5 Advantages Oakland Athletics Have over Texas Rangers in the AL West
It's been a surprising season for the Oakland Athletics to say the least. In what was supposed to be a throw-away rebuilding season for the small market franchise, the A's have created a matinee classic in Oakland by emerging as a bona fide playoff contender midway through the season.
As we approach the final stretch of the hunt for October, the A's sit just a handful of games out of first place behind the two-time defending American League champion Texas Rangers. While the Rangers possess ample high-stakes experience heading through the summer's latter stages, Oakland does have a bit of an edge in a few areas.
It'll be tough for the A's to dethrone Texas, but it is more than possible given these factors.
A Small Market and a Clean Slate
Sure, the Rangers are coming off two consecutive trips to the World Series, but those both ended in disaster for Texas and could give them a defeatist mindset during crunch time in the final leg of the regular season. The expectations for this team are through the ceiling, and the hype and scrutiny surrounding them could work against them in critical points of the season.
Meanwhile, Oakland can enter as the dark horse underdog as they scrap it out for their first playoff berth since 2006. The small-market Athletics really have nothing to lose, as the nation expects a team with relatively unknown players to fall to the titans of the league. This could work in the Athletics' favor, as they can play without having to deal with the media barrage that a large-market team like the Rangers would.
The Youth of the A's
With an average age of just 28 years old, the A’s are the eighth-youngest team in baseball. They’re already playing at a playoff-caliber level and still have a lot of raw talent that needs to develop.
Meanwhile, Texas is one of the older teams in the bigs at with a 29-year-old average. The Rangers don’t have the same type of upcoming rookie stars that the A’s do and have likely peaked talent-wise. While the Rangers have more experience, Oakland has the energy of their youth to carry them through their playoff run.
Run, Baby, Run
It’s a relatively hush-hush statistic in Oakland, but the Moneyball-inspired Athletics have turned loose the shackles on the basepaths and quietly rank sixth in the American League in stolen bases with 23. The Rangers are just a few off the pace with 17 steals, but what should be taken into account when looking at these statistics is the efficiency displayed by the clubs.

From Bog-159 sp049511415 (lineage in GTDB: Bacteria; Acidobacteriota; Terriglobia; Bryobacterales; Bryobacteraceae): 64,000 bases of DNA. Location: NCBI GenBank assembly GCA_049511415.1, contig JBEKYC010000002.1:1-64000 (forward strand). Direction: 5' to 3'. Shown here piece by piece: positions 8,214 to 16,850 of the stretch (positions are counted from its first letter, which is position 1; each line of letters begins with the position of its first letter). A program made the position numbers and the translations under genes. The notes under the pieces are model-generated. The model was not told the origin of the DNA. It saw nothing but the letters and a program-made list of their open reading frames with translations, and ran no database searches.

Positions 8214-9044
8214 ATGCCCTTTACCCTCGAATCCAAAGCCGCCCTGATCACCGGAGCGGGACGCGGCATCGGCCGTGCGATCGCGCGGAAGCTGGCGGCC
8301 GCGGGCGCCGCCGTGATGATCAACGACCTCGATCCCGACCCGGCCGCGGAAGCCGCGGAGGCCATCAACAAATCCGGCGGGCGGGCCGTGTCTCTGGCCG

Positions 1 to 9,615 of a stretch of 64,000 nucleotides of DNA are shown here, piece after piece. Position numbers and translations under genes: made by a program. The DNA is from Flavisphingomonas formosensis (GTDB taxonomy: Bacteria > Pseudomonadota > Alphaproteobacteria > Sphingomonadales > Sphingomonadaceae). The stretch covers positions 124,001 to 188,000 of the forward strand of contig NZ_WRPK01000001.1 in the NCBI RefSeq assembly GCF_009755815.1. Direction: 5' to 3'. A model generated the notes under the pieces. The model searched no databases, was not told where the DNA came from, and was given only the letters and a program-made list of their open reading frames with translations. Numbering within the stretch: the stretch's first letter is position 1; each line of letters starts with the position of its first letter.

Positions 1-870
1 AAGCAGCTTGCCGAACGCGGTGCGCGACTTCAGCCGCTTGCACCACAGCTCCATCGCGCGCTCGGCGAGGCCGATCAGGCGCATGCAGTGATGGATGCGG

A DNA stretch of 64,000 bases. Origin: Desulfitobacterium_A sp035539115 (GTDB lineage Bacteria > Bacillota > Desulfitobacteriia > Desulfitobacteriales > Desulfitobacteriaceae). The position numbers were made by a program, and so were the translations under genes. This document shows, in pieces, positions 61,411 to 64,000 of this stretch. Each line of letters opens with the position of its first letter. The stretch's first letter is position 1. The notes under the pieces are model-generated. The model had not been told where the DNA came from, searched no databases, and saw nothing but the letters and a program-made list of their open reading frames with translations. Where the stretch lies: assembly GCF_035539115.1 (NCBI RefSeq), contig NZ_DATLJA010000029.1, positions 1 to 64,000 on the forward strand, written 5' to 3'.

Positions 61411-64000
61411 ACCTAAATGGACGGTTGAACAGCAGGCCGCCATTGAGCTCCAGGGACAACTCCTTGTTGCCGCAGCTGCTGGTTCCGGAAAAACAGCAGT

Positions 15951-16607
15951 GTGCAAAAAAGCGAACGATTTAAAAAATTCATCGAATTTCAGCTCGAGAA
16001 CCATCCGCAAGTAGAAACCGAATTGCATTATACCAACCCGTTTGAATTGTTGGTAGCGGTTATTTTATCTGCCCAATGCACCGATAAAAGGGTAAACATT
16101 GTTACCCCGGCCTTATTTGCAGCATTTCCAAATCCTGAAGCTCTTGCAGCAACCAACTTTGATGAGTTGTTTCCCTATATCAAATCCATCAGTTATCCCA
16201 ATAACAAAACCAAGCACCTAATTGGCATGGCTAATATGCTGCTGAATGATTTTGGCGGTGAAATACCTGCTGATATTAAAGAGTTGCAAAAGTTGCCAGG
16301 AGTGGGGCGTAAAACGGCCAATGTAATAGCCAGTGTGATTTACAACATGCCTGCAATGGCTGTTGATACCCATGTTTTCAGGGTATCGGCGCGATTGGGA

Oakland has been caught stealing just three times this season, tied for tops in the league with Baltimore (though Baltimore has just eight attempts to the A’s 31) and a stealing percentage of 82 percent (fourth). The Athletics trump their division rivals in terms of stolen base efficiency with the Rangers at 72 percent.
Guys like Coco Crisp and Jemile Weeks have proven themselves in this league already as base stealers, and the adroit speedster Yoenis Cespedes gives the A’s multiple threats on the basepaths.
Living by the Long Ball
Texas might have the reputation around the league as the biggest deep ball threat in the majors, leading the league in total home runs on the season as well as having the league’s current home run leader in Josh Hamilton.
However, despite the team’s explosive firepower talent from behind the plate, they rank just 14th in the league in homers since the All-Star break. Which team sits atop the big league blast rankings? Well, the Los Angeles Angels, but right behind them sit the improbable Oakland Athletics.
Josh Reddick is having a breakout year from behind the plate, emerging as one of the best young left-handed power hitters in the league. He’s complemented by many, including Cuban home run maestro Cespedes and one of the A’s top power-hitting prospect-gone-pro in first baseman Chris Carter.
Oakland might have trouble hitting regularly with the lowest team batting average in the majors, but they are more than capable of hanging runs on the board with their living and dying by the home run ball.
Trademark Dominant Pitching
The Oakland-branded dominant pitching is their bread-and-butter franchise trademark, and this year is no different with the A’s ranking second in the American League in ERA. A dominant and deep starting rotation—highlighted by unlikely aces Bartolo Colon and Brandon McCarthy and rookie sensations Dan Straily and Jarrod Parker—gives the A’s a dominant punch that absolutely trumps their Texas counterparts.
It hasn’t just been dumb luck for the Athletics, either. They reign atop the majors in defense-independent ERA and are top-10 in component ERA. The A’s pitchers are legitimately this talented and should keep posting numbers near their current marks (provided they don’t see a storm of bad luck).
The Rangers made all the headlines this offseason with the Yu Darvish import, but it’s Oakland putting up the winning numbers from atop the hill in 2012. Oakland’s bullpen is one of the deepest in the majors with an even split in right-handers and left-handers (four right and three left). The A's are capable of completely shutting down any lineup in the league with their arms.